• It is expected that this Bill would make India a hub for international mediation in the commercial disputes field, and indeed institutions are being opened for this purpose.

Issues with the bill

  • Despite dispute resolution being the judiciary’s domain, there is no role for CJI in the appointment process.
  • It unwisely treats international mediation when conducted in India as a domestic mediation.
  • Now, that is excellent for cases between Indian parties, but disastrous when one party is foreign. The reason is that the Singapore Convention does not apply to settlements that already have the status of a judgment or decree. Therefore, if you conduct your cross-border mediation in India, you lose out on the tremendous benefits of worldwide enforceability.
  • The Council has three members, a retired senior judge, a person with experience of Alternative Dispute Resolution (ADR) law and an academic who has taught ADR. None of the members will be active practitioners as mediators, hence, it establishes a profession which is being regulated without a single professional on the regulator side.
  • There is an unnecessary long list of disputes which should not be mediated, which is not understandable. For example:
    • Patents and copyright cases settle on commercial terms leaving untouched the validity of the grant, so why deny this possibility and consign the parties to litigative longevity.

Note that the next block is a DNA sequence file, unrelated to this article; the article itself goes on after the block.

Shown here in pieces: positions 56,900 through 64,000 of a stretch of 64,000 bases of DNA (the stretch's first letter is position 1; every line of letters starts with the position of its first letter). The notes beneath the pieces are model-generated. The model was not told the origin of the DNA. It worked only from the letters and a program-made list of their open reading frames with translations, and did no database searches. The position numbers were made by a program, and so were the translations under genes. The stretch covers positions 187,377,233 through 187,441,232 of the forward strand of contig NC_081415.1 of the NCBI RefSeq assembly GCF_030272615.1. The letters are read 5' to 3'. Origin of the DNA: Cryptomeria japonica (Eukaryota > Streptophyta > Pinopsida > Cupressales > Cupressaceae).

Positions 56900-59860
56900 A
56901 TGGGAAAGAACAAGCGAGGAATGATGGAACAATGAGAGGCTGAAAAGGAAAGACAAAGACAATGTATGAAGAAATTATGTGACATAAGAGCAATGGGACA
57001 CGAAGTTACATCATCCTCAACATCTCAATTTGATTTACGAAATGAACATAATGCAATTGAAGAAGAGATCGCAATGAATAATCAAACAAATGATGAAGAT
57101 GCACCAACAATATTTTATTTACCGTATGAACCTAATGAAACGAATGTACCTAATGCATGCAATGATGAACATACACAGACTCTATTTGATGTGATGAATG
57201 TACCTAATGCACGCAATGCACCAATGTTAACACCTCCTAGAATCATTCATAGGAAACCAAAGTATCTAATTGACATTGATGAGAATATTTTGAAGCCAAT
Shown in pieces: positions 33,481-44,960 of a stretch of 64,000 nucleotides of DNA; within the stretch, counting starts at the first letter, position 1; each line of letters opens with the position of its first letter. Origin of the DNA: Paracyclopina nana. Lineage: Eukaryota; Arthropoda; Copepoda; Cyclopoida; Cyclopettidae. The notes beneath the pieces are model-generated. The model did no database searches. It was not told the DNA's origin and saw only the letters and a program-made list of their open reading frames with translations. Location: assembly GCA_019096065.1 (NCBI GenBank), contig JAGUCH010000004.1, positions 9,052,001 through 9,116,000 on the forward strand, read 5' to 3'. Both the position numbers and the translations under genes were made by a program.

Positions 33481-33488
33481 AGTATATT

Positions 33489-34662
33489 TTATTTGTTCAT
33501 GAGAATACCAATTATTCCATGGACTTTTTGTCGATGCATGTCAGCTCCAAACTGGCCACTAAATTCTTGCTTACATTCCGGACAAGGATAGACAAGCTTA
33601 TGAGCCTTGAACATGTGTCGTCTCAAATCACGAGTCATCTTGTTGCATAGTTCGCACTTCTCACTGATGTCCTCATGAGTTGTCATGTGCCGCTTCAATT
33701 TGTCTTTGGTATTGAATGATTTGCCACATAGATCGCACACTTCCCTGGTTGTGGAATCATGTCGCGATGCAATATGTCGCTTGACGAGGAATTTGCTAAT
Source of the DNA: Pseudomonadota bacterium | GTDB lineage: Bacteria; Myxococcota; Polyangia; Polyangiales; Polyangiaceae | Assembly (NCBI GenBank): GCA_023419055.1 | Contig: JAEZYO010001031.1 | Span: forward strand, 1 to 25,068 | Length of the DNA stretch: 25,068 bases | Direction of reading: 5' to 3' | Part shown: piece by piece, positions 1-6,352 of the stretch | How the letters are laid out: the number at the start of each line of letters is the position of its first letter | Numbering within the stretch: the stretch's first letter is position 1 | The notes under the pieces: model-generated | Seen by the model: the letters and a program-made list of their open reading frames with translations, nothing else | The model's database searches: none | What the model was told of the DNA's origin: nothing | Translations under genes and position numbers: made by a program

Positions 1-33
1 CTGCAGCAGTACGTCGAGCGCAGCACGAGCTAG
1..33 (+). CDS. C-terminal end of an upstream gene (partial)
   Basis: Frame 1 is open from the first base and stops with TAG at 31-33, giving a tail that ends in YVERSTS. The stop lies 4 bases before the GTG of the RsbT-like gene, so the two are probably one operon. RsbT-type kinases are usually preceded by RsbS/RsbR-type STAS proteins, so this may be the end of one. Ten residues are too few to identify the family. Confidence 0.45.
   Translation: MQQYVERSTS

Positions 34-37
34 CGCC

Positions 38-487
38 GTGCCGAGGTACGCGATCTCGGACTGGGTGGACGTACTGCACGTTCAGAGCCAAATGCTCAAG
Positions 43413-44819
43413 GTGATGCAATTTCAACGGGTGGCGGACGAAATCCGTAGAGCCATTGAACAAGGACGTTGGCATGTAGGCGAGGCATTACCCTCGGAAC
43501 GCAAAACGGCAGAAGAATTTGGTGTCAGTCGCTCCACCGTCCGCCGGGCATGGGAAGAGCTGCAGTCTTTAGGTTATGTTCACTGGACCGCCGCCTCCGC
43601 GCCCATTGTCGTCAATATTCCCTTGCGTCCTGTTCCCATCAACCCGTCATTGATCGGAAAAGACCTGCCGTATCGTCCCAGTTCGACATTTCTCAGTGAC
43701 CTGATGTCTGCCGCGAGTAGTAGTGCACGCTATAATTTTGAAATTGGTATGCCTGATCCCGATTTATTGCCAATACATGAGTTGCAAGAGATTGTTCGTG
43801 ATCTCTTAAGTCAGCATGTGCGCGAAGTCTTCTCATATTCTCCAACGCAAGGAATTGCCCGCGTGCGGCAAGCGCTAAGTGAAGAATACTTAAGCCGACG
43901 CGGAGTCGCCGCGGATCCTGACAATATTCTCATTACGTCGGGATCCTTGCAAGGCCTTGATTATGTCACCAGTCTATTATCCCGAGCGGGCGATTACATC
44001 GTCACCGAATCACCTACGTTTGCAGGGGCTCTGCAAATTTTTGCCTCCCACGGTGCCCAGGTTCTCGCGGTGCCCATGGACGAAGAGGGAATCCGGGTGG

• In the case of telecom, why can’t manufacturers and service providers and consumers be allowed to talk and resolve issues?
    • In cases involving minors or persons of unsound mind, the law provides for the court to pass orders to protect them.

-Source: The Hindu


Health account numbers that require closer scrutiny

Context:

National Health Accounts (NHA) report for 2017-18 released shows an increase in public spending on health and a decline in out-of-pocket expenditure.

Relevance:

GS-II: Social Justice and Governance (Issues related to Health, Government Policies and Initiatives)

Dimensions of the Article:

  1. Highlights of the National Health Accounts (NHA) report 2017-18
  2. Issues with National Health Accounts (NHA) report for 2017-18

Highlights of the National Health Accounts (NHA) report 2017-18

  • National Health Accounts (NHA) 2017-18 clearly shows an increase in the share of government health expenditure in the total GDP of the country. It has increased from 1.15% in 2013-14 to 1.35% in 2017-18 (finally breaking through the 1%-1.2% mark of GDP).